Baths Pompeii

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As in all Roman cities, there were thermal baths in Pompeii. These are something like public baths. They had mostly pools with warm water, pools with cold water, also a kind of sauna and a gym, thus an antique fitness studio.

The pools were not as big as swimming pools today. They were more for bathing, not for swimming. Men and women were usually separated. There were also, as today, changing rooms. In an adjoining room there was usually an oven that produced the warm water and hot air.

Our tip: Admission prices and tickets for Pompeii 2019

The tickets are not quite cheap, but for such a world-famous sight they are not overpriced. Children under the age of 18 are free (ID will be checked). Many visitors buy Pompeii tickets in advance on the Internet, among other things to avoid long queues at the entrance. There is a good website for the online-tickets: Click here

Thermal baths were very important in ancient Rome, also in the cities of the province like Pompeii. There were many small and large thermal baths, three of which are particularly well known in Pompeii:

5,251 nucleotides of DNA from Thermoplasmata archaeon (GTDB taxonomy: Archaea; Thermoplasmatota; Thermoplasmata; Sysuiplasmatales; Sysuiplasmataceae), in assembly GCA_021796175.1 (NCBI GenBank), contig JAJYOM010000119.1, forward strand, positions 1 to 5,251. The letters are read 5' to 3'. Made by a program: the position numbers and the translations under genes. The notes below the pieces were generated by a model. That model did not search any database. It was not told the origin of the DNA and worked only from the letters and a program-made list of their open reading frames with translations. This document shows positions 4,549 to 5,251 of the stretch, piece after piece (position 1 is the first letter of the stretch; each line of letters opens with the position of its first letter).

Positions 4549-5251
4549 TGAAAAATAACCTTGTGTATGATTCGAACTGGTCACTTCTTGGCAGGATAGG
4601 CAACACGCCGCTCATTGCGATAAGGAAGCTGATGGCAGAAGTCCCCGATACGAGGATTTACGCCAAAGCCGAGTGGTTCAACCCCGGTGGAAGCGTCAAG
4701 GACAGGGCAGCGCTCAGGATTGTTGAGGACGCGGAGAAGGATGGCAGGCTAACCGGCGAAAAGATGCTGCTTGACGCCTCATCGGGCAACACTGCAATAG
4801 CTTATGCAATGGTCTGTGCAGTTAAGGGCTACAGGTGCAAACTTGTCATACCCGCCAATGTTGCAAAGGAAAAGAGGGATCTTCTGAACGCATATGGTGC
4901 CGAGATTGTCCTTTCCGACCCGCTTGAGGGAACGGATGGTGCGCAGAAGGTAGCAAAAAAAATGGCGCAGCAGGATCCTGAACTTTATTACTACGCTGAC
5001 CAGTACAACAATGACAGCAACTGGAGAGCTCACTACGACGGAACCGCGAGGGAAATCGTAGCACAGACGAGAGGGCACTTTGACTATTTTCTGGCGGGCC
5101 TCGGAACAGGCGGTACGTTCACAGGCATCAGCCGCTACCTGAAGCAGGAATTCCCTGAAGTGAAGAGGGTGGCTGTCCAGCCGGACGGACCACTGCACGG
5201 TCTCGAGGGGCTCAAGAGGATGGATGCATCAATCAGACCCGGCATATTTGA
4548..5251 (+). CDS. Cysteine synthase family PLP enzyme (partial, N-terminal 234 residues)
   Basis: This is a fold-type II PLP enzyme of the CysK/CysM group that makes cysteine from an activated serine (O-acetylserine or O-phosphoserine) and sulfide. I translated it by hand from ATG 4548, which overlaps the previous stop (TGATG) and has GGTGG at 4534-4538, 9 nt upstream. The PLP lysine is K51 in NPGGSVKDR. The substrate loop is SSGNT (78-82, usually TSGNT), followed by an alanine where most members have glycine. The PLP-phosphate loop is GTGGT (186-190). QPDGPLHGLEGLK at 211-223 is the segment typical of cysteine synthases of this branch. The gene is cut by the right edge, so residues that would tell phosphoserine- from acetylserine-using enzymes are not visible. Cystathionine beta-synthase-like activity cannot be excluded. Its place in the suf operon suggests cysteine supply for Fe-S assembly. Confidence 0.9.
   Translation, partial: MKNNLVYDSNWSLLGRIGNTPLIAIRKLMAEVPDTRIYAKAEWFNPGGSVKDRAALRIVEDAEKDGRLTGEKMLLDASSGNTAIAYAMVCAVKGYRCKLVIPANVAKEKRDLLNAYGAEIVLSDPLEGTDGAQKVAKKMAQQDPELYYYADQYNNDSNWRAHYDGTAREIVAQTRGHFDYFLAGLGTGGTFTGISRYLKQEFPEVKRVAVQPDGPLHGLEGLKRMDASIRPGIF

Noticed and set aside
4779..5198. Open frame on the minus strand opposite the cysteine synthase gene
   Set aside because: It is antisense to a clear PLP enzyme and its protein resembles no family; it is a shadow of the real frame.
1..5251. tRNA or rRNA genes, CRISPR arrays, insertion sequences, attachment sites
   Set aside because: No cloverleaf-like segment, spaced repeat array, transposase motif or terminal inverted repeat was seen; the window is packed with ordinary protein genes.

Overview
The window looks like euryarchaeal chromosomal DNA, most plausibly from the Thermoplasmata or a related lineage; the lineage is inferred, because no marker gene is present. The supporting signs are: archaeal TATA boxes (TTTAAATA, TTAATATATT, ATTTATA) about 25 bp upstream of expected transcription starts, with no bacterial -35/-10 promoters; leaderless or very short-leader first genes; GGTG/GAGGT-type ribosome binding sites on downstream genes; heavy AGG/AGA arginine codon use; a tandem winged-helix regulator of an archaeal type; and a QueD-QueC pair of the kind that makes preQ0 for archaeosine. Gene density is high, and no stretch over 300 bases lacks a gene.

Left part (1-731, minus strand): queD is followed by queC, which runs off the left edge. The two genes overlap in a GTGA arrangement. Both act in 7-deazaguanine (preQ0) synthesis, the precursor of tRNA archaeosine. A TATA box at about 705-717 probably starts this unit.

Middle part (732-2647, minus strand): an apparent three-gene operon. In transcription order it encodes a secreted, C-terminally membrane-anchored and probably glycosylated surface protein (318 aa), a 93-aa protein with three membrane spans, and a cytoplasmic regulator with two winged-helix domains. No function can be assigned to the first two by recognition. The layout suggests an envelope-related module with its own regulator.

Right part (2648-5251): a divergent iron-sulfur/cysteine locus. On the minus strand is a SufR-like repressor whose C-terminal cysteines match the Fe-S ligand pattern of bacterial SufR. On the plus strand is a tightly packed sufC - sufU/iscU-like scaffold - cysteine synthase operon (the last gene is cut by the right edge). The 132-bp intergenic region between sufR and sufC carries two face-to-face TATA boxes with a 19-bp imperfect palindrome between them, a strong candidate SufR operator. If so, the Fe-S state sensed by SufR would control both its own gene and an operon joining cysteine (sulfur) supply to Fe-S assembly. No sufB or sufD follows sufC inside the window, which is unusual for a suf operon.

The Forum Baths (Terme del Foro): Directly north of the central square of the city (Forum)

Short film 3 min about the Foren-Therme Pompeii (from Youtube)

The Stabian thermal baths: A large complex, one of the most important sights in Pompeii today.

Pompeji Terme Stabiane Apodyterion.jpgCC BY-SA 2.5Link

Central Thermae: These large and most modern thermal baths were still under construction during the eruption of the volcano in 79 A.D. and were therefore never completed.

Avoid queuing for hours and buy tickets for the excavation of Pompeii in advance on the Internet: Click here

Other articles from us about Pompeii and Herculaneum

Pompeii info (like overview, directions, admission fees, opening hours…)

Brothel Pompeii (Brothel)

Theaters in Pompeii (the 3 big theaters)

Bus Trips Pompeii (from nearby resorts, Naples and Rome)

Herculaneum: The other great ancient city that sank during the volcanic eruption

Corpses Pompeii: All about Corpses and Dead in Pompeii and Herculaneum

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